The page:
Kurt Busch has exited Penske Racing with immediate effect, the team announced today in a statement.

The news follows a frustrating and at times stormy season which concluded with Busch receiving a $50,000 fine for an obscene gesture and swearing at the ESPN pit lane reporter at the season finale last month after his driveshaft failed just four laps into the race.

"I appreciate the victories that Kurt has brought Penske Racing and our sponsors over the past six years," said Roger Penske in the official statement from the team, making the announcement. "While I am disappointed that Kurt will not be racing for our team in the future, both Kurt and I felt that separating at this time was best for all parties, including our team and sponsors. I wish Kurt the best in his future racing endeavours."

The team said that it was now evaluating options for a replacement driver in the #22 car for 2012. It's thought that David Ragan might be in line for the seat, after Roush Fenway were unable to find sponsorship to retain him in the #6 car next year. Brian Vickers and David Reutimann are also looking for work, and Penske might also be tempted to turn to Sam Hornish Jr. An announcement is expected from Penske shortly.

Penske and Busch were both keen to stress that no one had been 'fired' and that the decision to part ways was a mutual agreement with Busch saying that it was "time for a fresh start," adding: "Coming to a mutual agreement to go our separate ways is a positive step for me. Over the Thanksgiving holiday I took time to reflect on what is most important to me and realized I need to find a way to put the fun back into racing.

"I am grateful to Penske Racing for six very productive years," he continued. "Together we won a lot of races - 16 in all. Leaving a great organization and a lucrative contract is not easy, but it's an important step for me and allows me to take a deep breath to work on things that can make me a better driver and a better person. I want to personally thank Roger Penske for the opportunity that he has given me."

It's unclear whether there are any remaining seat openings for Busch for next year, or whether he intends to take some time out. He revealed last week that he was seeing a sports psychologist about controlling his anger after races, after a series of blow-ups over the year aimed at both his team boss Roger Penske, and his former crew chief Steve Addington who exited Penske himself last week to take over as Tony Stewart's crew chief in 2012.

"I recognize the passion and emotion that have helped me succeed on the track need to be better channelled off the track," Busch said. "The past few months I began working with a sports psychologist to help me better deal with my emotions, especially following moments of frustration during competition.

"I need to be a better person on the radio, to the team, as a leader," he continued. "I need to harness what happens in the race car and keep it there, and then I need to step out of the car and understand that if we didn't reach our goal for that day or that moment, that it's going to be alright at the end."

The 2004 Cup champion added: "I never want to take for granted that it's a privilege to earn a living as a NASCAR driver. As I begin this new chapter in my career, I'm excited about the future and committed to making the changes necessary for me to enjoy racing again, to compete for championships and to better represent NASCAR, my sponsors, my team and my fans."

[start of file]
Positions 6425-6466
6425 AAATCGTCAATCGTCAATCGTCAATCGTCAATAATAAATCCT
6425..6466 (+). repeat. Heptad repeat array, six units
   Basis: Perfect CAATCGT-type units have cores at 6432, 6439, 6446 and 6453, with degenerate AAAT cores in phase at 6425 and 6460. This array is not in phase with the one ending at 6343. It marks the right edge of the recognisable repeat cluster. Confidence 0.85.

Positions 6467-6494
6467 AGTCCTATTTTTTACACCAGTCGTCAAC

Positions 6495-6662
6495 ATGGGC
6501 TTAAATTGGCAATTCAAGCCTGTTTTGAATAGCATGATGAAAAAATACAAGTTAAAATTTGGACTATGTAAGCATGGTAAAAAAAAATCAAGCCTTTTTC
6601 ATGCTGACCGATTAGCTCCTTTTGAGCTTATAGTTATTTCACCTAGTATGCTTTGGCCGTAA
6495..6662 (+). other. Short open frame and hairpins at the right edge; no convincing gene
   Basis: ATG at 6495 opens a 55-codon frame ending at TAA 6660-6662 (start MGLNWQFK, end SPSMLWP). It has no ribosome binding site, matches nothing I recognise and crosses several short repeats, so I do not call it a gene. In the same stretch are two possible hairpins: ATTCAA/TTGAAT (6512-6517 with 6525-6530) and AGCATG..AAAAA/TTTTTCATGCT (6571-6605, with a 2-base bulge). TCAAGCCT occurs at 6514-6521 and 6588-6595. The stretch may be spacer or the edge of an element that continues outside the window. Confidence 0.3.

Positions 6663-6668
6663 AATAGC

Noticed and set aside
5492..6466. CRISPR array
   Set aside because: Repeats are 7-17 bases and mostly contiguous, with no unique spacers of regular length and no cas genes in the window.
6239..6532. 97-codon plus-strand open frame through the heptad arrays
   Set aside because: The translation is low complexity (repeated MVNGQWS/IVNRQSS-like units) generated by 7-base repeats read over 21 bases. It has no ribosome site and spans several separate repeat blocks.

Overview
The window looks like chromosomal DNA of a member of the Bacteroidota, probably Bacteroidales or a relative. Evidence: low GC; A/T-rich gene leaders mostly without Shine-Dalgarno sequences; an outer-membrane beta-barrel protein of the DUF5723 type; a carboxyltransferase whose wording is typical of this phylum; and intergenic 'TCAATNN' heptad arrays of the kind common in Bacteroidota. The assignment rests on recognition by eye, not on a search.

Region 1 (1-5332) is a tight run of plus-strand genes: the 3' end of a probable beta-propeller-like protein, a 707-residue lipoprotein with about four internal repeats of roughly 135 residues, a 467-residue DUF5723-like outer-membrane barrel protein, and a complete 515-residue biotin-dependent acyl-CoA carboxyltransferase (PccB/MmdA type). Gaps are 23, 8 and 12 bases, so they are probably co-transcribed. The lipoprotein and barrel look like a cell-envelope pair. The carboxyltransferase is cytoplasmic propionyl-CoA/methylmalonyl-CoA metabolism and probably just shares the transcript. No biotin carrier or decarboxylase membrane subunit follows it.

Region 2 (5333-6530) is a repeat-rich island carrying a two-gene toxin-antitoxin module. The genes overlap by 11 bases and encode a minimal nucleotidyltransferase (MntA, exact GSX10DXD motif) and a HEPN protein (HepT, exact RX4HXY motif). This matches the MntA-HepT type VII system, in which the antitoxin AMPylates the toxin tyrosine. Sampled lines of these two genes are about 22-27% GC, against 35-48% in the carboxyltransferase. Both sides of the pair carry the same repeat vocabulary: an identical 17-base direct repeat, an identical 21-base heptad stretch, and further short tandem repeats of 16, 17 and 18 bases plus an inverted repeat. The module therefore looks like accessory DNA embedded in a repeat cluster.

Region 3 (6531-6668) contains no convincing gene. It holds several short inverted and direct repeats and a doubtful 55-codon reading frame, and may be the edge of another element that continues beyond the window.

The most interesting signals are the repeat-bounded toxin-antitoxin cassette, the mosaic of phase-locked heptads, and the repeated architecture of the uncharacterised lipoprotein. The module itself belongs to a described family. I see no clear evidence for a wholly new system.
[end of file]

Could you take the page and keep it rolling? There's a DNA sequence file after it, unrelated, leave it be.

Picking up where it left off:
Busch had denied as recently as Thursday that he was at any risk of losing his race seat over recent events, but the #22's primary sponsor Shell/Pennzoil was notably unhappy with events at Homestead-Miami and may have played an important role in today's development.

A statement from the company said that "we support the mutual agreement by Penske Racing and Kurt Busch to end their driver/race team relationship, effective immediately," and stressed that its motorsports sponsorship was intended to raise awareness "for our products and brands and to promote them to consumers in a positive way." The company said that they intended to remain with Penske in light of today's news.

Busch has been with Penske Racing since 2006, after five years at Roush Racing. Busch started off the 2011 season on a high with victories in the Budweiser Shootout and Gatorade Duel curtain-raiser non-championship events at Daytona, and won two Cup races during the remainder of the year on his way to making it into the Chase, although his form slumped on the post-season shootout and he ended up in 11th place.

"We won at Sonoma. We won a Chase race at Dover. We were nine points out of the lead three races into the Chase. That's the season that I think of. I don't think of those last three races," he said.

SPEED cable TV channel analyst and former NASCAR driver Jimmy Spencer suggested that this could be the end of Kurt Busch's career at the top level of US motorsport. "My gut feeling is that he can't truly come back from this. He won races this year, made the Chase and is a former champion, and yet he still was let go. That does not bode well for his future.

"Kurt is a hell of a driver and a past champion but he thinks he's above everyone and everything. You can't treat people the way has - I don't care who they are. Kurt has disgraced NASCAR and his sponsors," he continued, adding: "In my opinion, Roger Penske is the most honourable man in motorsports and he has the utmost respect of everyone in NASCAR and IndyCar. But Busch has treated him with the most disrespect I've ever seen a driver treat an owner."

"I think the message this sends is that just because you win races, you can't be a horse's rear-end," said another former driver, Kyle Petty. "This sends a huge message to young and up-and-coming drivers that just because you're cocky and arrogant and think you're the greatest, you still have to fit into the boundaries and the mould."